This less formal and smaller session type is appropriate for presentation and discussion of research proposals, works in progress, or topics of special interest. A round table can involve presentations or conversation on shared interests.  Unfortunately, we cannot provide audio-visual.
  • Poster presentations
Typically posters are visual presentations of research work illustrating a research question, methods and outcomes. Posters will be displayed during scheduled time slots and presenters will discuss their research with other meeting attendees.
  • Innovative Presentations, powered by Pecha Kucha
PechaKucha literally means “chit-chat” or “the sound of conversation” in Japanese. It is a strictly timed, 6 minute and 40 second PowerPoint presentation which involves showing 20 slides for 20 seconds each while the presenter talks. The short timeframe necessitates that presenters be focused, precise and creative in conveying their ideas and/or argument.
  • Lightning Talks
Like PechaKucha, Lightning Talks are timed talks which are no more than 5 minutes long. They can be used to describe a specific finding, technique, project, and/or data or to share particularly important information. Unlike PechaKucha, they should have only a couple of slides, if any. They intentionally are focused and succinct rather than comprehensive.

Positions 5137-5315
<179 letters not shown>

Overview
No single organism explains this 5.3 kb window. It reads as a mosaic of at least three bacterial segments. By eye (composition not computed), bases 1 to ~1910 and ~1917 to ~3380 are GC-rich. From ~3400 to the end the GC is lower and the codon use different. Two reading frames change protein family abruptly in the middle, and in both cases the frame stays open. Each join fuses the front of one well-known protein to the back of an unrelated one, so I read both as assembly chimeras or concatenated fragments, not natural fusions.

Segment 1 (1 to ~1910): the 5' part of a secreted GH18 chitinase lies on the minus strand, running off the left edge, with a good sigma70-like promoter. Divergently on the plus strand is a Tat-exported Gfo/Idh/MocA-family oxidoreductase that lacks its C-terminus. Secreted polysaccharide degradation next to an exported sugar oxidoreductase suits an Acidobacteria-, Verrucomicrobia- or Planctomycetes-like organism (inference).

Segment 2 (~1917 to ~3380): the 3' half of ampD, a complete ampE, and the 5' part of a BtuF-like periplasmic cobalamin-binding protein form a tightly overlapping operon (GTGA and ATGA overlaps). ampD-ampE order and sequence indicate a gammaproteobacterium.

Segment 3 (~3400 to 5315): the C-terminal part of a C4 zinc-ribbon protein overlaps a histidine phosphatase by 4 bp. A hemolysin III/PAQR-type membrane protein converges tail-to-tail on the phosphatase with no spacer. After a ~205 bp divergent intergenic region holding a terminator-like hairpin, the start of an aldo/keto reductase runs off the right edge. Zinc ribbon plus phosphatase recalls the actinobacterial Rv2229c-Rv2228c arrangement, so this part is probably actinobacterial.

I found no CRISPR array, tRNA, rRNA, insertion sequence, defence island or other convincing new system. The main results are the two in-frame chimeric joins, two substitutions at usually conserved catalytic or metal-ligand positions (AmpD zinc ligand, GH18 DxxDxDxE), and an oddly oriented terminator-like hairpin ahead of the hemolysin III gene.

Background, Examples and “How To’s”
  • Democracy Cafes
Democracy Cafes arose out of politics and are intended to create a forum for open discussion across a range of perspectives. We adapt them here with the purposes of discussing specific sociological issues, concerns, methodologies, and theories/theoretical approaches. They are intentionally democratic; the facilitator’s role is to ensure that everyone has a chance to share their perspectives during the session. Speakers’ roles are to be thoughtful, rigorous, open and empathetic to alternative views. Mutual understanding, rather than consensus, is the goal.
Background, Examples and “How To’s”